It is a British superstition to repeat the word “rabbit” on the first day of each month when you awake in the morning. Repeating this phrase brings the promise of good luck for the month. I would like to say “rabbit rabbit” to October in the hopes that it will bring good luck and progress to the following significant issues:
For those of you who have not heard of Niloufar Ardalan, better known as “Lady Goal,” she is the captain of the Iranian national women’s soccer team. The soccer star will not be allowed to travel abroad to compete in the Asian Football Federation Women’s Futsal Championship held in Malaysia later this month. “Why?” you may ask. Because under Islamic law, wives must obtain their husbands’ permission before renewing or acquiring a passport and Ardalan’s husband refuses to provide such permission.
Ardalan has turned her struggle into activism by asking authorities to allow female athletes to ‘defend their rights’ to compete. She is certainly not alone in this battle. Many women are now conditioning their acceptance to marriage proposals on their future husbands relinquishing such power. A “rabbit rabbit” goes out to Ardalan and all women facing similar restrictions.
There has been notable progress in the field of gender equality in Saudi Arabia. In 2011, the late King Abdullah announced that women would be allowed to run for office and vote in municipal elections, which occur every four years. In August, women in Saudi Arabia began registering to vote for the first time in the nation’s history but the roadblocks to voting are a reminder of how much progress the country has yet to make. Seventy women intend to run for office but it will be nearly impossible for women to exercise their right to vote given that it is illegal for them to drive and many do not have the personal identification cards required to vote.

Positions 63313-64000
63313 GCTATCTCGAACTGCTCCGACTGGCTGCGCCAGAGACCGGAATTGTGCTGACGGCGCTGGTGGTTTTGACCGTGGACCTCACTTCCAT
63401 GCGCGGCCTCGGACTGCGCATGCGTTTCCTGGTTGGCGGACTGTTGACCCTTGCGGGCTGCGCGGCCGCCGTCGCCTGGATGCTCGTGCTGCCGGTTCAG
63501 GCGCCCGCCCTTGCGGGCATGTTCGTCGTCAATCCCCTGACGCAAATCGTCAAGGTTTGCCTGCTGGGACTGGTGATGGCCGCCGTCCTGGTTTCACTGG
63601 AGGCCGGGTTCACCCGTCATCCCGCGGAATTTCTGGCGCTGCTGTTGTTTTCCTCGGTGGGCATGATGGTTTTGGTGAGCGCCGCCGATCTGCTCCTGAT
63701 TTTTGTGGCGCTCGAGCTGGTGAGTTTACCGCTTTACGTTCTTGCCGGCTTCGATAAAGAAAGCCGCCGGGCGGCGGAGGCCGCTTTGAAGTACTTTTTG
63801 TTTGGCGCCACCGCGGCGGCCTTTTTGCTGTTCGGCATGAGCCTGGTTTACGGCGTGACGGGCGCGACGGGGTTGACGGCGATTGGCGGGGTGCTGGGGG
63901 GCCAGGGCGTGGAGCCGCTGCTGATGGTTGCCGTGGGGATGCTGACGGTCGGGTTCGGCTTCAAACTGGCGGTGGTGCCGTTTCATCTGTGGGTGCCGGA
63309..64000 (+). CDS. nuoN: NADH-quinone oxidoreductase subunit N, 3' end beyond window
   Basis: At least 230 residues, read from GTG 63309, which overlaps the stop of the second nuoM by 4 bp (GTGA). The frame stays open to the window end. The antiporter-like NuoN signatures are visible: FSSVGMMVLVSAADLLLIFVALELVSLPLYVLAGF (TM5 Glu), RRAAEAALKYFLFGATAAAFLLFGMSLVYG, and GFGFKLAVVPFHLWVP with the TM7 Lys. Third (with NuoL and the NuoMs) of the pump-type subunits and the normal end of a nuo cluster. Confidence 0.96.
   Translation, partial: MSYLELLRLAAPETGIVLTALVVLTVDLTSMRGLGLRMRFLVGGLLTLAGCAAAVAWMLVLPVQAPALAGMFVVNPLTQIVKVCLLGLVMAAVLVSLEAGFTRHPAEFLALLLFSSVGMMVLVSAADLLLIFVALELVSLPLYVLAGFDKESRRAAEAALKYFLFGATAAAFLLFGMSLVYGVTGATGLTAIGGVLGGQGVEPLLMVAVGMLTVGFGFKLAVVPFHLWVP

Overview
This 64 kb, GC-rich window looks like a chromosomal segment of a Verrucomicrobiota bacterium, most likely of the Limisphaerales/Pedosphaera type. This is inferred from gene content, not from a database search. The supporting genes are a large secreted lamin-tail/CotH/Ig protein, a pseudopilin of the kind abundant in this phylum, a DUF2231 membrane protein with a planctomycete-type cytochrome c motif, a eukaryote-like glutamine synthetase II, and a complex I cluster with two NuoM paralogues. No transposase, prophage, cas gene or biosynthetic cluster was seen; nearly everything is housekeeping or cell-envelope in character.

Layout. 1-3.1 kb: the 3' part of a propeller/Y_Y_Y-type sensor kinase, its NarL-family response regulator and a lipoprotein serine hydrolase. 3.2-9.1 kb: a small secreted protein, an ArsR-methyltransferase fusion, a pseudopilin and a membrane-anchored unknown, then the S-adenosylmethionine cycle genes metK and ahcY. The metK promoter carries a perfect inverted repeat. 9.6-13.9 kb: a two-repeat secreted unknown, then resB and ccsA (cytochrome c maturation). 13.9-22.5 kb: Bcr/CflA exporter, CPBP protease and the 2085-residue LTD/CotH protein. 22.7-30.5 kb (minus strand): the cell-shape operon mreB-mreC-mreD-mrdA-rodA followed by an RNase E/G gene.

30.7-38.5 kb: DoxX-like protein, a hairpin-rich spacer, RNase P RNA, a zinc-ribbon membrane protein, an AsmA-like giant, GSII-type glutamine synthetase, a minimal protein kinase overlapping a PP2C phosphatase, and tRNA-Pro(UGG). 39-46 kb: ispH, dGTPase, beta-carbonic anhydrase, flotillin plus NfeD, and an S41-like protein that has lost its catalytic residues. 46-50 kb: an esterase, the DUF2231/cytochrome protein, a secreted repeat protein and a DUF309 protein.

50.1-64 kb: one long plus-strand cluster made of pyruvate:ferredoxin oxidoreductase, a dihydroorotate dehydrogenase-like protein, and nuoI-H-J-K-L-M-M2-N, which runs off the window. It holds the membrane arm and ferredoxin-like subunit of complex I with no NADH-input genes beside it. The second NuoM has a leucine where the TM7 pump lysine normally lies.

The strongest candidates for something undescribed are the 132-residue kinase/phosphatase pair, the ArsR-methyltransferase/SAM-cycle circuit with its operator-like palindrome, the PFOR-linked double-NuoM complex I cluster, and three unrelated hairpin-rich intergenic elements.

In recent years, October has been a month of defiance and boldness by Saudi women. October 26th marks the “Women’s Driving Campaign.” On this day, despite threats of punishment by the country’s leaders, many brave Saudi women get behind the wheels of their cars to protest the ban on women driving in the kingdom. “Rabbit rabbit” to scrapping the male guardianship system, which forbids women from obtaining a passport, marrying, traveling, or accessing higher education without the approval of a male guardian. We look forward to seeing the activism to come this month!
The shocking lack of female elected officials is not limited to the distant international community. In the United States, women are a minority in the Senate and the House. Congress is 80% male and 80% white. While there have been over seventy female prime ministers and presidents in the world since Sri Lanka elected Sirimavo Bandaranaike in 1960, there has never been a female President of the United States. But there is a greater chance than ever before that this country could elect its first female leader- a “rabbit rabbit” for November 2016.
Of course, we will need more than a simple wish for good luck to gain traction on these issues. It will take powerful activists, like Ardalan, female voters, and women moving into executive roles to progress. In the words of Laurel Thatcher Ulrich, “well-behaved women seldom make history.”